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AUPE celebrates landmark decision in the Cambie Surgical case

Members stay vigilant, saying the fight against private health care has just begun

Sep 10, 2020

Members vigilant, say fight against private health care has just begun

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EDMONTON—Today (Thursday, Sept. 10) the B.C. Supreme Court ruled in favour of Canadians and made history by striking down the decade-long crusade of one rich CEO to introduce two-tiered health care to Canada.

After being found guilty of over-charging patients almost half a million dollars in a 30-day period, Dr. Brian Day, CEO of Cambie Surgeries Corporation, launched a legal attack against British Columbia. Day tried to open the door for more providers to do the same, but today the court stopped him.

“One thing is clear: Canadians want equal access to quality care for all community members,” says Bonnie Gostola, vice-president at the Alberta Union of Provincial Employees (AUPE), which represents 95,000 Albertans, including more than 58,000 in health care. “But they’re afraid not everyone’s listening, especially in Alberta, where the UCP government is pushing an aggressive health-care privatization agenda.”

Gostola continued: “Between plans to contract out hospital services and expand corporate operation of continuing-care homes, the UCP are launching a full-frontal attack on our public care system.”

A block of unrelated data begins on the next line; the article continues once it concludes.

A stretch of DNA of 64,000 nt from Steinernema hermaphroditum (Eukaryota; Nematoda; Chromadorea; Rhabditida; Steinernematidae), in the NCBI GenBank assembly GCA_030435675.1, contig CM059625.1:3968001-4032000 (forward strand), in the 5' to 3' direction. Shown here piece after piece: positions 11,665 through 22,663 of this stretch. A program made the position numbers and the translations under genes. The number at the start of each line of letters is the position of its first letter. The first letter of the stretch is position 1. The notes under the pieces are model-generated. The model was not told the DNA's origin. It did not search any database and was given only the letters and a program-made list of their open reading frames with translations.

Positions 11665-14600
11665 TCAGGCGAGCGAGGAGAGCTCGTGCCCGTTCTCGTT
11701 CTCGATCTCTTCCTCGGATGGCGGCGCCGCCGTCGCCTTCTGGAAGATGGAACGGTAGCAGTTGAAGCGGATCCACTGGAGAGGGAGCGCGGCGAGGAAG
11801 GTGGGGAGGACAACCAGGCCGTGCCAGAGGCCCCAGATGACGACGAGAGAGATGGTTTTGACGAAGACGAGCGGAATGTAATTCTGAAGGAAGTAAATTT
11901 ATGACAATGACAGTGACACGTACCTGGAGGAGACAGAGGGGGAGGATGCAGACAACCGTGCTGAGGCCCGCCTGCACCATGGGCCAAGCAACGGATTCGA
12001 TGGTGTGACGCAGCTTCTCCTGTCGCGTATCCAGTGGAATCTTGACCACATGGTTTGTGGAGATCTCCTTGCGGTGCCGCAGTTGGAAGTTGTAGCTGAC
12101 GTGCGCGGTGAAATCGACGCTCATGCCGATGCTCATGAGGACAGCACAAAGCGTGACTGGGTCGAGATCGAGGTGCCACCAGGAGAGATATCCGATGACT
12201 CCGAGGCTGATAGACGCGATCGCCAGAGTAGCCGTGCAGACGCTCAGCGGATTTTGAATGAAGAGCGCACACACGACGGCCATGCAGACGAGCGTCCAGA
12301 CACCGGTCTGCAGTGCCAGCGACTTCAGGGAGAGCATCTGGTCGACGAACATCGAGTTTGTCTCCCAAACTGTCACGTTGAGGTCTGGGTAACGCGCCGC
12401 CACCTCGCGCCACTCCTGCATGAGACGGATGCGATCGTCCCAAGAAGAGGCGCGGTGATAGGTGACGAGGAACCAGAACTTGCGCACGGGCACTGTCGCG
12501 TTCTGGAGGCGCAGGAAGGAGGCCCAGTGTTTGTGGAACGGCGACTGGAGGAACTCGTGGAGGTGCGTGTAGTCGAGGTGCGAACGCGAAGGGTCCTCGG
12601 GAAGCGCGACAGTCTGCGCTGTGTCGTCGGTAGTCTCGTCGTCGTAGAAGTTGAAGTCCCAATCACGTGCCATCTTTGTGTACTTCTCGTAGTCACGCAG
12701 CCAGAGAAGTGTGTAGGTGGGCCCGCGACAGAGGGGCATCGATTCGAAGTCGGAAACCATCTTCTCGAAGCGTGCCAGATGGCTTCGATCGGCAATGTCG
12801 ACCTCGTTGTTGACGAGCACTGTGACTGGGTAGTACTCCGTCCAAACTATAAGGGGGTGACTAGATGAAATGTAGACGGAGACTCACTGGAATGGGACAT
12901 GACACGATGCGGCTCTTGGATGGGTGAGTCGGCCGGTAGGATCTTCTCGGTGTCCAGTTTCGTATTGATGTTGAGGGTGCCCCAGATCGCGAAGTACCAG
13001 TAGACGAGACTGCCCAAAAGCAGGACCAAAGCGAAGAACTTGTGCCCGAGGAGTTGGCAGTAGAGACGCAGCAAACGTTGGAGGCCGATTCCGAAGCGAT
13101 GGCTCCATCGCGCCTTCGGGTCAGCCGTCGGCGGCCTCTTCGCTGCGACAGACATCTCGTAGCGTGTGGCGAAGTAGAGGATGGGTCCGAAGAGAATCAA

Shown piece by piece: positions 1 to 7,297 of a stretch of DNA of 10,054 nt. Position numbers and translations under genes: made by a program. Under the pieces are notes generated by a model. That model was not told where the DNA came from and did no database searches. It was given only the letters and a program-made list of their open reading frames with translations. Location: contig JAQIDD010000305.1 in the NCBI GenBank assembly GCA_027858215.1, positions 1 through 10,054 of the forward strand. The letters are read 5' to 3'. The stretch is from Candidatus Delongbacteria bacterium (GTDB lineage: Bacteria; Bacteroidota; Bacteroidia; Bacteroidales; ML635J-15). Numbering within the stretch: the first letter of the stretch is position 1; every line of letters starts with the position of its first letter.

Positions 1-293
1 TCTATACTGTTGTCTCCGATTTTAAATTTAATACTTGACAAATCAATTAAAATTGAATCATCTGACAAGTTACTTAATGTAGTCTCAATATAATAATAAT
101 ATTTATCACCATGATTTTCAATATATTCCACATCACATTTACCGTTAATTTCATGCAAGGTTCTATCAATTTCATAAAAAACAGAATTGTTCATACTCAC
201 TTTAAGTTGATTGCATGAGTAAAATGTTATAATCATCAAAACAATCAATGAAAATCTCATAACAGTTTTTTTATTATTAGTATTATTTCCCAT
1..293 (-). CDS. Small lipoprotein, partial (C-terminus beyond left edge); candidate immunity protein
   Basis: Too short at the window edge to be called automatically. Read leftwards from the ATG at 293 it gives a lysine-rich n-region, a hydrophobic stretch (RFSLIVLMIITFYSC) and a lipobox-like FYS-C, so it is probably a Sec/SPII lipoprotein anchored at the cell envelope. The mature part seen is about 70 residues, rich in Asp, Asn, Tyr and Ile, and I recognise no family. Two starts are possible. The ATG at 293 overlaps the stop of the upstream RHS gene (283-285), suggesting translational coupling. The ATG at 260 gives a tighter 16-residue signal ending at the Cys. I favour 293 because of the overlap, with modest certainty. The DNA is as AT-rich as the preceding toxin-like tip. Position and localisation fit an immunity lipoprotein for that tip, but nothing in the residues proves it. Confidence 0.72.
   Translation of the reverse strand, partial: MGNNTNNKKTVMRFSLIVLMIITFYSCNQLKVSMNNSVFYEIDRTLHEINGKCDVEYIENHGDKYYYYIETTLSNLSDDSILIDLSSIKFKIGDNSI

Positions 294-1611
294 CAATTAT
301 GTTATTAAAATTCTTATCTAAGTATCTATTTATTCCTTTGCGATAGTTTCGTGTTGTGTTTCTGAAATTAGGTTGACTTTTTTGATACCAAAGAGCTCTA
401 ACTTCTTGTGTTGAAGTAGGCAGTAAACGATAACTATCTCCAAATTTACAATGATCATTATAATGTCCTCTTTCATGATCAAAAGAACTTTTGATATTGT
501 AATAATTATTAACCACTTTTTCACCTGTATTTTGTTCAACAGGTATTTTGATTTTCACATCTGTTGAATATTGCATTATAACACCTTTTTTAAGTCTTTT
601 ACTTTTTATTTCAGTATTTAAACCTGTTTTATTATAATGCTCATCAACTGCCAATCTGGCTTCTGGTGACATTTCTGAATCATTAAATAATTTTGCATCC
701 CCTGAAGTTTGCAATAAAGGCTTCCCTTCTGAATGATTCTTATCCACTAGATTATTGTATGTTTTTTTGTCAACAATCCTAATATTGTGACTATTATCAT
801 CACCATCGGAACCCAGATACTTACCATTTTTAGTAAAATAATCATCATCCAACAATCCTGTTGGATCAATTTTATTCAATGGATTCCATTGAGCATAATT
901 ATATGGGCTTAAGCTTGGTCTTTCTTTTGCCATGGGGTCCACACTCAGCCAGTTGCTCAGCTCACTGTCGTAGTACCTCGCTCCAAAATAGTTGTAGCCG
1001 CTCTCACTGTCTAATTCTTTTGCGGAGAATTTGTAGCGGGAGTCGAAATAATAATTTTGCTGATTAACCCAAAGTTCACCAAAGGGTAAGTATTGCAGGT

Today’s decision reinforces several crucial provisions in the Canada Health Act, such as preventing politicians from subsidizing private profits by draining the public treasury for medically necessary procedures. Another key provision ensures that everyone – not just wealthy patients and clients – can access the quality health-care services they need.

“Private providers still have a lot of wiggle room, though,” says Gostola. “They aren’t held to the same standards of transparency and accountability as public providers. What’s more, they’re notorious for driving down wages and working conditions to pad their pockets.”

On average, private continuing-care homes in Alberta provide an hour less care per resident than the public system does. They do so by skimming all the profit they can through short-staffing and under-serving vulnerable people. Gostola says other private health-care providers, such as surgical clinics or hospital food suppliers, likely do the same.

“Alberta Health Services (AHS) members have tabled collective-agreement language that could stop the province’s health authority from privatizing the services they provide. Members are also prepared to take strike action to win these protections if necessary. Just like we believe in quality care for all, we believe in quality jobs for all, and we’re going to keep fighting for both.”


Bonnie Gostola is available for interviews. For more information, contact Terry Inigo-Jones, communications officer, 403-831-4394.


News Category

  • Media release


  • Health care


  • Anti-privatization committee

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